The City's Old Clam House Celebrates 150 Years

San Francisco’s Bayshore Boulevard was once waterfront property.

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    NEWSLETTERS

    The Old Clam House opened in 1861. It was originally called the Oakdale Bar but later became known as the Oakdale Bar and Clam House. Eventually it was just called the Old Clam House. Itâ??s considered San Franciscoâ??s oldest restaurant operating in its original location. (Tadich Grill dates back to 1849, but moved several times.) (Published Thursday, Feb 23, 2012)

    There is no sight of the bay, or the shore from San Francisco’s Bayshore Boulevard.
       
    Since Islais Creek was filled in after the 1906 earthquake, the neighborhood filled in with carpet stores, lumber yards and industrial businesses. But once upon a time, the marshy land teemed with clams, crabs and fish.

    Though the topography changed, the restaurant taking its name from the local catch, is still here. This week the Old Clam House will celebrate its 150th anniversary in the same location on Bayshore Boulevard. 

    “The year this opened is the year Abraham Lincoln was being inaugurated,” said Clam House co-owner Jerry Dal Bozzo.

    The restaurant opened in 1861. It was originally called the Oakdale Bar but later became known as the Oakdale Bar and Clam House. Eventually it was just called the Old Clam House.

    It’s considered San Francisco’s oldest restaurant operating in its original location. (Tadich Grill dates back to 1849, but moved several times.) 

    This week the restraint is celebrating its 150th anniversary (the actual anniversary was in December). Far from Fisherman’s Wharf, it’s an old-timey holdout from San Francisco’s earliest days.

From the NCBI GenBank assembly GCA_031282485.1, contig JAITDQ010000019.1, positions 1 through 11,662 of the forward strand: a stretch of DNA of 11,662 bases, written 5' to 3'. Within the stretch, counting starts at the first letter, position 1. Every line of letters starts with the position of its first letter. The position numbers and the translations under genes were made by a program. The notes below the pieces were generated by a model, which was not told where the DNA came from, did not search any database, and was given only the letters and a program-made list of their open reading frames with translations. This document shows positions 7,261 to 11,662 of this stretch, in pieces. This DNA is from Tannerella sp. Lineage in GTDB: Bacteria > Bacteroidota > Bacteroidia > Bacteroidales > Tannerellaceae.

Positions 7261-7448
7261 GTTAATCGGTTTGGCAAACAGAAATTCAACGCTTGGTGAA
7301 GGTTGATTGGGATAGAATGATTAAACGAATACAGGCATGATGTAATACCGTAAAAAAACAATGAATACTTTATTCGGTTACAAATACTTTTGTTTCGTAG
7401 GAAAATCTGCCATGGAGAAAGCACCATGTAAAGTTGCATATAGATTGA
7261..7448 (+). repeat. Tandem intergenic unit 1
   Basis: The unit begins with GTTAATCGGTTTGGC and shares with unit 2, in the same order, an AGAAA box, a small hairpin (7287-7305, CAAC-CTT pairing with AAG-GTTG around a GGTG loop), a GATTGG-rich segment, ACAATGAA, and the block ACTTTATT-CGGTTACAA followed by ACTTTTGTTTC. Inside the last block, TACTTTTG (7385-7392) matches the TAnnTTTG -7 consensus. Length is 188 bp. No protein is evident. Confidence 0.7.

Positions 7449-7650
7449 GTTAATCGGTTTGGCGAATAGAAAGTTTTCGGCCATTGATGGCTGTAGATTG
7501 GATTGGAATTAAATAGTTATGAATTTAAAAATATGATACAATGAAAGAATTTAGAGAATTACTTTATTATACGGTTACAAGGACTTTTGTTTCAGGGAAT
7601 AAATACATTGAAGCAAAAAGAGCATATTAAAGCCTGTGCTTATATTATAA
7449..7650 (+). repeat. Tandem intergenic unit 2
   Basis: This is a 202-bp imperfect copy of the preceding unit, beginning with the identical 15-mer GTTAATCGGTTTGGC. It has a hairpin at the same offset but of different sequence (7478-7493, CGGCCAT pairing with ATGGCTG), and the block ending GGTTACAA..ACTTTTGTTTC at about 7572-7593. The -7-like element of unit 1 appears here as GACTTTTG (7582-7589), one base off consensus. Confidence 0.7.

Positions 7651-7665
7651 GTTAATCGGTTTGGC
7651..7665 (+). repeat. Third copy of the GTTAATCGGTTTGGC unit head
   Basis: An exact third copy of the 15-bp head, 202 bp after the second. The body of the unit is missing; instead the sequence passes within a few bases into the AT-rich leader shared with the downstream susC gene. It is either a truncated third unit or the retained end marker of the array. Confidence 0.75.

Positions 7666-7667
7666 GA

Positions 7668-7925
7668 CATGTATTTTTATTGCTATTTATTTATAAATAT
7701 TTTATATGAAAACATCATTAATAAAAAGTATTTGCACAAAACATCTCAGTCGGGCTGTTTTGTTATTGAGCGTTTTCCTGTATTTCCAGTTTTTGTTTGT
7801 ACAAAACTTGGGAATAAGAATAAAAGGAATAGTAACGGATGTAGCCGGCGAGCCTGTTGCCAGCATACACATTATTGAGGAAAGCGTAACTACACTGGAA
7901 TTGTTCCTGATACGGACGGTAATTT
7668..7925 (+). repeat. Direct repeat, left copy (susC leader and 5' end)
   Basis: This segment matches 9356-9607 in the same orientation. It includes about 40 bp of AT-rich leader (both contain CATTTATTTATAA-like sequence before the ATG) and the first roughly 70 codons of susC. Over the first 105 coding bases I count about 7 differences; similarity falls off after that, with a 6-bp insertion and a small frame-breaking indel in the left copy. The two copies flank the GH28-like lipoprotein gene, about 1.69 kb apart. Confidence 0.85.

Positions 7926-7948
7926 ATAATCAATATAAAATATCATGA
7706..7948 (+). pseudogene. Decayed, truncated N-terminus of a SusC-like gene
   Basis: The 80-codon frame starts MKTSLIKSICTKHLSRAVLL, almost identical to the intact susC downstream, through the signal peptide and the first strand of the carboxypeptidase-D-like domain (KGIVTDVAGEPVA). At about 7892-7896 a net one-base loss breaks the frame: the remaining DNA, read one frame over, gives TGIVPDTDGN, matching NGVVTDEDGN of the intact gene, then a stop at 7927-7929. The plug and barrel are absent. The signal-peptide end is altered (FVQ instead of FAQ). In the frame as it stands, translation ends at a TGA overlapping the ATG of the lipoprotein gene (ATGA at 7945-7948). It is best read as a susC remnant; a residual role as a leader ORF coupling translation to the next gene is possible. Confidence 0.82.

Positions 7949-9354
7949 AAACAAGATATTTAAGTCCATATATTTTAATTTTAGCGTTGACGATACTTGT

“Just about everyone’s been here at one time or another,” said Dal Bozzo. “It has a lot of nostalgia.”

    The veteran restaurateur and his wife Jennifer remembered coming to the Old Clam House growing up. Last year they bought the business and went about stripping away decades of changes. One thing ousted was the hull of a Jaguar car mounted behind the bar. Barstools with metal tractor seats were replaced by cushioned bar seating. Longtime customers suspiciously regarded the intentions of the new owners.  


    “They thought we were going to change it into something more modern,” said Jennifer Dal Bozzo. “We tried to maintain the integrity of the place.”

    Instead of adding modern flourishes, the couple tried to restore the restaurant to the days when a gold miner might belly up to its bar for a steam beer.

    The menu still includes many of the restaurant’s original fare: Dungeness crab cioppino, oysters and clams on the half-shell. Customers still get a glass of hot clam juice to swill down alongside their bowls of steaming seafood stew.
         
    “I hear from a lot of people, ‘my father used to bring me hear when I was a kid,’” said Dal Bozzo. “It brings back old memories.”